Ravi Shanker

Very good. Thanks, guys.

Operator

Walter Spracklin from RBC Capital Markets. Your line is open.

Walter Spracklin

Yeah. Thanks very much. Thanks for sneaking me in here. I want to go back, Jim. You were talking a lot about the improvement in operating metrics that you had and how that’s improving service and Mark is certainly echoing that. You mentioned about how you’re using that to convince the truck customer to switch over. What evidence are you seeing that they are capitulating here and moving over, are they waiting for some other factor to consider? Is it — or are you going to — do you look at 2020 and see an opportunity for a notable share gain against truck coming up into 2020? Any thoughts on share gain opportunity against truck?

Kevin S. Boone

Yes. Well, let me touch it real briefly. It took us decades, it took the railroad industry decades of poor service to drive the business off the railroads onto the trucks. We are not going to get the business off to highway back on to the railroad in two weeks. So we’re going to have to earn it. As we were talking about earlier, we’re going to have to not only put up good metrics but prove to the customers that these metrics are as equal to a truck and that this business model is sustainable. In the past, I’m sure they’ve had a lot of railroad guys that have walked in and said, hey, trust me take your business off to truck, put it on the railroad, I’ll get it there on time. And the next thing six months later, it wasn’t performing as well, and that customer lost business as a result of his conversion from truck to rail. He is skeptical and rightly so. We need to prove to that customer that this is a long-term, as I said, structural fundamental change in the way we do business. And when we do that, we’ll continue to see where we grow our merchandise and intermodal volumes at a rate that is faster than the industry. Is that going to be 1% greater than the industry? Is that going to be 1.5% greater than the industry? It isn’t going to be 12% greater than the industry. It’s going to be incremental quarter after quarter after quarter, year after year after year, where we have outsized growth relative to the industry that’s going to prove this business model.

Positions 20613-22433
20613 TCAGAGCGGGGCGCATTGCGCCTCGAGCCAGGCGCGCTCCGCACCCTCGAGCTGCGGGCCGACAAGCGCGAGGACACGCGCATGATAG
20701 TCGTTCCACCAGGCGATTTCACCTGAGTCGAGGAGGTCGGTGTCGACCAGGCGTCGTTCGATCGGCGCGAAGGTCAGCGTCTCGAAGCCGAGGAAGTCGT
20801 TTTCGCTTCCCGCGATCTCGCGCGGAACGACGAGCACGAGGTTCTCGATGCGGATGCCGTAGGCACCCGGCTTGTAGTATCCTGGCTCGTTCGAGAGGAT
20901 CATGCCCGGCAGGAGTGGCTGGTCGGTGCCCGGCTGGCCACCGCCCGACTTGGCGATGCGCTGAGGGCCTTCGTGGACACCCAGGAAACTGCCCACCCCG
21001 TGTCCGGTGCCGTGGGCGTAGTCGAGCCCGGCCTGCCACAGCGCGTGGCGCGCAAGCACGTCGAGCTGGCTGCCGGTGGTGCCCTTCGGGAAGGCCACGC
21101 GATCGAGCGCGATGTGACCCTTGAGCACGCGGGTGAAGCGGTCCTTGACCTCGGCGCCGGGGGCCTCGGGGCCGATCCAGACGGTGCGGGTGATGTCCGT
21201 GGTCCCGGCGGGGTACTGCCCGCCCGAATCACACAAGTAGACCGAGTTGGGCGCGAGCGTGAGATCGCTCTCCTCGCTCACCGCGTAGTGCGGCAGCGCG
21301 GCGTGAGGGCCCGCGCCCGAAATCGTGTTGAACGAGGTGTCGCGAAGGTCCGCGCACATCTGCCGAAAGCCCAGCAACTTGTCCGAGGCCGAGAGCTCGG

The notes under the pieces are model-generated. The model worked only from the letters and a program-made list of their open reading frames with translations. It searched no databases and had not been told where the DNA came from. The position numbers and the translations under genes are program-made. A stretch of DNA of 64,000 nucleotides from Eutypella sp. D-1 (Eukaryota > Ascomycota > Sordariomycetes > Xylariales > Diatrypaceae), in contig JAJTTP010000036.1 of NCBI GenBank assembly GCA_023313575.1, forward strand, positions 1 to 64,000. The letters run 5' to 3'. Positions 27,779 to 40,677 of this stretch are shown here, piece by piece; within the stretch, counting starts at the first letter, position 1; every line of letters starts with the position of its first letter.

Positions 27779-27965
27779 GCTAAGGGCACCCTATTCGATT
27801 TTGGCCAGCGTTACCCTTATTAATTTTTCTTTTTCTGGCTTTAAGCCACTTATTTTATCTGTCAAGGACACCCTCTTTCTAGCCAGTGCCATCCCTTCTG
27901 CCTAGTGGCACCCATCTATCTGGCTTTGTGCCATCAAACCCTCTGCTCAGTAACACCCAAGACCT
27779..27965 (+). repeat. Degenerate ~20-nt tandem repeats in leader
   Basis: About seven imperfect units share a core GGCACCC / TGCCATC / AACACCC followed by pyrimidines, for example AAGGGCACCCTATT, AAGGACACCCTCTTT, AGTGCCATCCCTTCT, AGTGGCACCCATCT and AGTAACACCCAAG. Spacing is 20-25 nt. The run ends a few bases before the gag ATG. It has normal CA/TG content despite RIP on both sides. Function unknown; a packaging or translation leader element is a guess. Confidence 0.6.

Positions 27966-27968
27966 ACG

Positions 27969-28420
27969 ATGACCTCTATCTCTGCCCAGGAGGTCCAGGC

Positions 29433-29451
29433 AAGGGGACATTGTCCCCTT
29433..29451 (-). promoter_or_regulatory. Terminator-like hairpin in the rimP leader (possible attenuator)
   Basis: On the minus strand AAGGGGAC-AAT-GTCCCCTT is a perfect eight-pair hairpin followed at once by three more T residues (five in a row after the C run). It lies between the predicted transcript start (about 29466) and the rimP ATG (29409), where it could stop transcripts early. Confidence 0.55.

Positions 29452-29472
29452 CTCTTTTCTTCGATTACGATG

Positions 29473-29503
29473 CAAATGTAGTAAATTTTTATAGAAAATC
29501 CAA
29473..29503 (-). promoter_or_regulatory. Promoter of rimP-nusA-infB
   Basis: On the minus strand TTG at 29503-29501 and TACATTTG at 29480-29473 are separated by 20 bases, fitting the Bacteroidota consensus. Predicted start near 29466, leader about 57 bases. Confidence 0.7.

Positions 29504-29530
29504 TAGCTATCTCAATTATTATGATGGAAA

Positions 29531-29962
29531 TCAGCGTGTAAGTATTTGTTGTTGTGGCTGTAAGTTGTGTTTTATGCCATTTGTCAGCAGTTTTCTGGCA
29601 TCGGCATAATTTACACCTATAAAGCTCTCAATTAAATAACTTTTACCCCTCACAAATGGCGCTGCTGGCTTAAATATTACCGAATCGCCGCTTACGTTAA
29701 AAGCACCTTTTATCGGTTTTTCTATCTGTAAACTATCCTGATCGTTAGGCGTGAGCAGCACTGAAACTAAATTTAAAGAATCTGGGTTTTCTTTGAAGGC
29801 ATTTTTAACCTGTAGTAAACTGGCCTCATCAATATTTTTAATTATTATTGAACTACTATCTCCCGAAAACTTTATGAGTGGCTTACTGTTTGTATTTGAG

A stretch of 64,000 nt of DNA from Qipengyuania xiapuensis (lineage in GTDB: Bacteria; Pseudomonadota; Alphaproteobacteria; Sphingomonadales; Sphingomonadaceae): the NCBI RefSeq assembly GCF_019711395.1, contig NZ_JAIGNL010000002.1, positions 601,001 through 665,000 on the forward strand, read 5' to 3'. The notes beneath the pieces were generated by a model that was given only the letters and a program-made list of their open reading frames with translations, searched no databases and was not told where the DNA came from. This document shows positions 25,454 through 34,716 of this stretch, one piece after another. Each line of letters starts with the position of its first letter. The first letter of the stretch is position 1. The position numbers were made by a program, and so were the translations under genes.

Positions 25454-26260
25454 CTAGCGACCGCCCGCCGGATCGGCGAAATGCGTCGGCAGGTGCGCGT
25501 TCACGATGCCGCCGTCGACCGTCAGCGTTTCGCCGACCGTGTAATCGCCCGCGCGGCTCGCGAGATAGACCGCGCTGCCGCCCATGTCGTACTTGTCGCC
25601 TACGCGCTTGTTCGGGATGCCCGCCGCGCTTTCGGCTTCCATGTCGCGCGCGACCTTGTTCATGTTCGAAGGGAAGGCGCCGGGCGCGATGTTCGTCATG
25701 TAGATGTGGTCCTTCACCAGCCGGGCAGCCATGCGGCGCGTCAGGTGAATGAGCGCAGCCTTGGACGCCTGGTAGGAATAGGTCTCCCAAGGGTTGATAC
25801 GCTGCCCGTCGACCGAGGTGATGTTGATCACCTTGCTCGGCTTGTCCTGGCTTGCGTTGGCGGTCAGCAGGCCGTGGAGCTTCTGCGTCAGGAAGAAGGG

Walter Spracklin

Let me turn around and ask that same question now against your rail competitor. We’ve talked to a number of your customers, they’ve confirmed the service metric improvement. Jim, you’ve had experience of running — working with a company that has had a significantly better operating ratio than its competitor. Is that an opportunity for share gain against rail if your operating metrics, as they have shown here, continue to improve and certainly, relative to the competitor, are we — could we see a more notable upward shift in your share gain opportunity against your rail competitor?

James M. Foote

Well, I think it’s different than — our business environment here in the eastern half of the United States as I would say, is significantly different than the business environment in Canada. We have billions of dollars of opportunity available to us from truck. Customers today that are shipping products with us in a boxcar that are also shipping 50% to 60% of their product in a truck because the truck is more reliable. I want that opportunity, which is billions. It is crazy for me to go over there and price my service as a commodity that try and pick up a couple of million bucks of the other railroad. That’s the business model that has run the railroad industry down for decades. And that is not the business model that we are pursuing.

Walter Spracklin

Got it. That makes a lot of sense. Appreciate the time.

Operator

Allison Poliniak from Wells Fargo. Your line is open.

Allison Poliniak-Cusic

Hi, guys. Thanks for taking my call and my question. Just wanted to talk, you made a lot of progress on the operations over the past few years. And you talked about the levers that you can pull in 2020. If you — as you look at those, which ones do you feel could be the most challenging, particularly in this environment if there is anything?

Kevin S. Boone